• Police to text 70,000 victims in UK’s biggest anti-fraud operation

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    Police will text 70,000 people to warn them they have been victims of a banking scam in the UK’s biggest anti-fraud operation.

    The Metropolitan Police have arrested an east London man accused of running an international service enabling fake phone calls to victims.

    Victims lost thousands of pounds, and in one case £3m.

    Detectives only have their phone numbers and are asking people to act if they receive the message.

    Metropolitan Police Commissioner Sir Mark Rowley described the investigation as the biggest proactive counter-fraud investigation ever in the UK.

    He said the criminals involved were responsible for the “industrialisation of fraud”.

    Detectives revealed that there could be 200,000 UK victims of the scams, which usually involved fraudsters calling, pretending to be a bank, warning a customer of alleged suspicious activity on their account.

    An address in east London is alleged to have been at the centre of the service which police believe enabled fraud on a global scale.

    Detectives are aware of the risks of using a text message to contact victims of fraud who may have been targeted through their mobile phones.

    They said the message from the police would only have links to the Action Fraud site, and would only be sent on 24 and 25 November. Any other texts should be regarded as fraudulent themselves.

    The iSpoof website was taken down by the FBI following the Met investigation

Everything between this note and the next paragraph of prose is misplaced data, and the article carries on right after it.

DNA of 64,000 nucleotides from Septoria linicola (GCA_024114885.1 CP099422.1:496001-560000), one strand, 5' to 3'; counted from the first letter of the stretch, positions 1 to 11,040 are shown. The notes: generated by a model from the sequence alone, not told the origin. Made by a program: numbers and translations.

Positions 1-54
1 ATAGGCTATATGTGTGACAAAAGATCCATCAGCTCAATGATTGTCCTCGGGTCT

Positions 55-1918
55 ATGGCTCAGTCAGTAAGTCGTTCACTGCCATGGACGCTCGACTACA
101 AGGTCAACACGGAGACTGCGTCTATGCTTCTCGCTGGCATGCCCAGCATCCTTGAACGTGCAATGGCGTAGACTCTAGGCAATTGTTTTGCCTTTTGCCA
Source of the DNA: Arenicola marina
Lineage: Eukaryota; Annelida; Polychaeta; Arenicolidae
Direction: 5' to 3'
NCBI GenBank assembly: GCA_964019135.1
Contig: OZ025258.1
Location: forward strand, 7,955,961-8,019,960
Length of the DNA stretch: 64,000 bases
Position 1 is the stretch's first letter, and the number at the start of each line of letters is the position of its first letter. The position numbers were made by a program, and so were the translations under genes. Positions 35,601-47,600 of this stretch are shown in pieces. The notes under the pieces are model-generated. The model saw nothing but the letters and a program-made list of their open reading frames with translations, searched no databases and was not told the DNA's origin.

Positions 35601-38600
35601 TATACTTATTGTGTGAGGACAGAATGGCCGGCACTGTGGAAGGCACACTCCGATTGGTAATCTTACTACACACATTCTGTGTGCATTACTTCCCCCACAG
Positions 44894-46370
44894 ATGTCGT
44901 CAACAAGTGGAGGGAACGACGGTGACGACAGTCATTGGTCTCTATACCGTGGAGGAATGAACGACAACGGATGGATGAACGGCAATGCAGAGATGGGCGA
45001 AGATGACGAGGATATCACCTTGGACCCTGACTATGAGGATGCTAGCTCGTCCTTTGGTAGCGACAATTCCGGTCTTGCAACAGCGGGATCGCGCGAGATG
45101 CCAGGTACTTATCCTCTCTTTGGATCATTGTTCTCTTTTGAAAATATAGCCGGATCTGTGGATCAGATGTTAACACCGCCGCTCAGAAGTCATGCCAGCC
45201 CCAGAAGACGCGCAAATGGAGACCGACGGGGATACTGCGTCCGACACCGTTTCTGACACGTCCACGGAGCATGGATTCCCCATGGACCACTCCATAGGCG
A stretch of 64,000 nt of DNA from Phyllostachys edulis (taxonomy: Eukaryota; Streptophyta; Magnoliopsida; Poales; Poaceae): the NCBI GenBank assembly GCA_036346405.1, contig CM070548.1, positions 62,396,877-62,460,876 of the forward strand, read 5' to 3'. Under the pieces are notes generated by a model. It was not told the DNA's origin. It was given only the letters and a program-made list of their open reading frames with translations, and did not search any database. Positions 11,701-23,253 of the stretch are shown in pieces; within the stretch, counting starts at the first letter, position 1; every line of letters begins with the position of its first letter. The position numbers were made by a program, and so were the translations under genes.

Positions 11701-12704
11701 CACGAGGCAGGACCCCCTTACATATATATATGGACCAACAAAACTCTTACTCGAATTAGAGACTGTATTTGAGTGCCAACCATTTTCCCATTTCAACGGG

The iSpoof website, involved in the scam, was advertised openly on the internet. It allegedly provided access to a server, initially based in Holland and then Ukraine, which criminals could use to make anonymous calls to victims from a spoof phone number.

    This allowed them to pose as employees of banks including Barclays, Santander, HSBC, Lloyds, Halifax, First Direct, NatWest, Nationwide and TSB.

    Victims were asked to enter a “one-time code” or password for their account into their phone, which was intercepted by the iSpoof server and made available to the fraudsters.

    Criminals could then use these details to “clear out the accounts” of their victims, detectives said.

    Fraudsters paid between £150 and £5,000 a month in bitcoin to use the iSpoof service, contacting, at times, 20 people a minute, primarily in the USA, UK, Netherlands, Australia, France and Ireland.

    So far, police believe £48m may have been stolen by criminals using iSpoof. This figure is likely to rise. Those behind the service are allegedly earning £3.2m and living “lavish” lifestyles.

    Police believe 59,000 potential suspects may have used the iSpoof service, but are prioritising those in the UK who have spent at least 100 bitcoin to get access, believing they were anonymous.

    Early in November 2022 they raided an address in east London and arrested a man alleged to be behind iSpoof.

    In other raids, 120 people thought to have used the service for fraud have been taken into custody.

    Police to text 70,000 victims in UK’s biggest anti-fraud operation [BBC]

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